aspects of QM as given. Initial states prepared in an eigenstate of A
fall into this category: the result of measuring A for any of these
states is definite (deterministic). [This is analogous to a
sequence of trivial classical experiments in which a state is prepared
(e.g., a coin laid flat on a table by Ian) and then examined (without
tossing the coin) by Fred. Fred always observes precisely whatever state
Ian prepared.]

Now we investigate the behaviour of $f_N^k$ applied to the
product of N copies of an arbitrary state $|s\>$ which is
in general a linear combination of the $|i\>$ eigenstates of
A. We denote N-fold tensor product state in an abbreviated form:
$$|(s)^N\> ~:=~ |s,1\> |s,2\> \cdots |s,N\>$$
Hartle shows that
$$\lim_{N\to\infty} \Big( f_N^k - |\<k|s\>|^2 \Big) |(s)^N\> ~=~ 0$$
In other words we may say that, $|(s)^\infty\>$ is an eigenstate of $f_\infty^k$ with eigenvalue $|\<k|s\>|^2$.
Relying again on the nonstatistical aspects of QM, this means that if we measure
the observable $f_\infty^k$ for the state $|(s)^\infty\>$ we definitely get $|\<k|s\>|^2$.

All that now remains is the question of whether it's still reasonable to call
$f_\infty^k$ a "frequency" operator when applied to states that are not
eigenstates of A.

First, consider other well-known observables in QM, such as momentum or spin.
We construct the associated operators so that they have the physically correct
spectrum of eigenvalues. (Operationally, this corresponds to the set of outcomes
possible from an apparatus which "measures" that observable, which has itself been
designed and calibrated by preparing certain states and verifying that the apparatus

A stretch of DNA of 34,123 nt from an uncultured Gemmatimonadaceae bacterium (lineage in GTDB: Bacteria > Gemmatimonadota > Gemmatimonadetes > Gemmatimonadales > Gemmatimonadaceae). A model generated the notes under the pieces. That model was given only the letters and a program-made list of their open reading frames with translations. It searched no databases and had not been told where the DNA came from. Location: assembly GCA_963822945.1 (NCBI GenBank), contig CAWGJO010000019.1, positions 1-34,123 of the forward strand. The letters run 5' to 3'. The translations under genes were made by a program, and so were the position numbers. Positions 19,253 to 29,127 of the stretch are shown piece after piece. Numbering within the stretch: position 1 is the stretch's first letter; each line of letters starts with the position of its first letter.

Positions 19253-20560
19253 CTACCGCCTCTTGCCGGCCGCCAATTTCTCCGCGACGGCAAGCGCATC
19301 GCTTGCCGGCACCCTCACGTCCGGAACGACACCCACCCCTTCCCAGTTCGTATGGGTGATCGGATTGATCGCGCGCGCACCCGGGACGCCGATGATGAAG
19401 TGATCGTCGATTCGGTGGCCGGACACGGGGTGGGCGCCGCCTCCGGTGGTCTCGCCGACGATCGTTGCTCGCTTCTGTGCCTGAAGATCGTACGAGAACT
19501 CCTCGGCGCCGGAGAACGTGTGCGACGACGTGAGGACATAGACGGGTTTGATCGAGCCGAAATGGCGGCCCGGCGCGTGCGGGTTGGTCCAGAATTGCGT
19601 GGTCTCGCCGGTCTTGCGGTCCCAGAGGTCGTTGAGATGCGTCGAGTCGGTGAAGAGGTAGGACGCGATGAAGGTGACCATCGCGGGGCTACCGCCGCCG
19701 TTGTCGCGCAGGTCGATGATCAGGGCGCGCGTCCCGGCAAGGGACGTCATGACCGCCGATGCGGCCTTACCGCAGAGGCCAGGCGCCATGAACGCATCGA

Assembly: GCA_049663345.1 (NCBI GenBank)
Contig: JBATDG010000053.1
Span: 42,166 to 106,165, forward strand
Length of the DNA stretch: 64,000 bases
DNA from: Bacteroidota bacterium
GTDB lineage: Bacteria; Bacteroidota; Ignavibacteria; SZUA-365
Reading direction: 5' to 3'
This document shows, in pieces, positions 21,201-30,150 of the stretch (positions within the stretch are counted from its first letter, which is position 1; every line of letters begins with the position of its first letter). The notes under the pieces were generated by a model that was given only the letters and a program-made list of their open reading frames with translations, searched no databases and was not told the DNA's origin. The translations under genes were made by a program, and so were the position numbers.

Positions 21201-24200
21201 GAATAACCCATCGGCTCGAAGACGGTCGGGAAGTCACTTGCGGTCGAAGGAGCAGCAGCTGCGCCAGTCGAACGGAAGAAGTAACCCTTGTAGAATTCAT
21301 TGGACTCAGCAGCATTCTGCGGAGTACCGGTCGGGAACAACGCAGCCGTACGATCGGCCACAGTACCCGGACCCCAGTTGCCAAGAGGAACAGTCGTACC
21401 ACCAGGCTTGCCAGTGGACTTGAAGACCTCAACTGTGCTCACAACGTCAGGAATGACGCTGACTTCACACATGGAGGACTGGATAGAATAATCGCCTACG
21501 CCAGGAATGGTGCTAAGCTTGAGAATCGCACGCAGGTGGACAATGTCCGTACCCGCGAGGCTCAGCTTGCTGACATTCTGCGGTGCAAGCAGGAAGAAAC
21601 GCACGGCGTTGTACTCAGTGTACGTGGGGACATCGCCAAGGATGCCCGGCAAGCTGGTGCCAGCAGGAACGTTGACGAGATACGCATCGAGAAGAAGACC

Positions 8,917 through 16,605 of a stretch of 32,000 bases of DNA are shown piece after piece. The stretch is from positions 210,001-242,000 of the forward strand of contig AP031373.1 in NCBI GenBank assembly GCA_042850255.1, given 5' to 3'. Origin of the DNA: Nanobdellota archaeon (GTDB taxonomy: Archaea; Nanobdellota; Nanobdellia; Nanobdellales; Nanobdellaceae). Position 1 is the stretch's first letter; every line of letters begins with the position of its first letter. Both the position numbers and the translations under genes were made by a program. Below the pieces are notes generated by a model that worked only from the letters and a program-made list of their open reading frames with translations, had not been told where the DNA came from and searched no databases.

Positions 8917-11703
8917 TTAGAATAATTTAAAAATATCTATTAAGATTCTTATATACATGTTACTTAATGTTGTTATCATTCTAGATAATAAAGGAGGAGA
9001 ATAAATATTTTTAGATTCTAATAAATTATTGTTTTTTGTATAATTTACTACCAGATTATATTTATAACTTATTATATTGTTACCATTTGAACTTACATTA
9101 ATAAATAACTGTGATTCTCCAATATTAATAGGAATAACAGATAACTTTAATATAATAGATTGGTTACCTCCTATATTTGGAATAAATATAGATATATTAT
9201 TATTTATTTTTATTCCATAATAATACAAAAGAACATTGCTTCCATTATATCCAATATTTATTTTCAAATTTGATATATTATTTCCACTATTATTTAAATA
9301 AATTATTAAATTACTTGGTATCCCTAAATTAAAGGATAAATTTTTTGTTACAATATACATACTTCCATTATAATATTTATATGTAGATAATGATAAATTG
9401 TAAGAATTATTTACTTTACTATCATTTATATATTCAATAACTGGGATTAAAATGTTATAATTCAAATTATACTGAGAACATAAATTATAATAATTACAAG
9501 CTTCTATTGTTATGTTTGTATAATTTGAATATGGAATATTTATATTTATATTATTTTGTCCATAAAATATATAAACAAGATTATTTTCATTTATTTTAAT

always gives the same answer whenever presented with that particular prepared state).
In other words, the candidate operator must give the correct answer in every classical
(deterministic) case.

But that's exactly what Hartle did in defining his frequency operator. He constructed
it so that it gave the physically correct answers when applied to its (finite-N) eigenstates.
So the answer to the question of why it's reasonable to say that $f_N^k$ is a
"frequency" operator is essentially the same as the answer to why it's reasonable to
consider $i\partial_x$ a "momentum" operator when acting on a space of
functions: it has the physically sensible set of eigenvalues, as verified by its action on
states which we expect physically should be its eigenstates, corresponding to
deterministic classical cases.

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3. ### Fredrik

10,202
Staff Emeritus
Thanks for starting the thread. I have a bunch of visitors here today, so I don't have time to write a reply right now, but I will as soon as I can. Maybe later tonight.

4. ### unusualname

661
Just want to point out that several suggested derivations of Born's rule have been made in addition to Hartle's, eg for a mini review see:

On Zurek's derivation of the Born rule

5. ### strangerep

2,121
Thanks for the reference. I had quick look through it and mostly they seem to analyze
Zurek "envariance" technique and point out some difficulties.

They give a brief nod (first page) to preceding attempts to derive the Born rule
"in the context of relative-state interpretations", but they include Hartle in this
category (their reference 6) which is misleading because Hartle's derivation has
nothing to do relative-state/Everett, afaict. Hartle just uses the concept of relative
frequency, familiar from ordinary frequentist probability theory.

They do however mention a paper of E.J. Squires which criticizes Hartle's approach:

E. J. Squires, "On an alleged 'proof' of the quantum probability law",
Phys.Lett. A, Volume 145, Issues 2-3, 2 April 1990, Pages 67-68

Abstract:
We endeavour to show that, contrary to many claims in the literature, it is not possible to deduce the quantum probability rule by considering many copies of a system and using the fact that we get a unique result when a system is in an eigenstate of the measured observable.
<end>

Unfortunately, I don't have access to that Squire's paper here. (Elsevier want USD 31.50
for a short 2-page article.) So I don't yet know the substance and precise context of
Squire's criticism. Do you?

Curiously, Zurek himself also seems to mix Hartle with MWI in quant-ph/0105127. See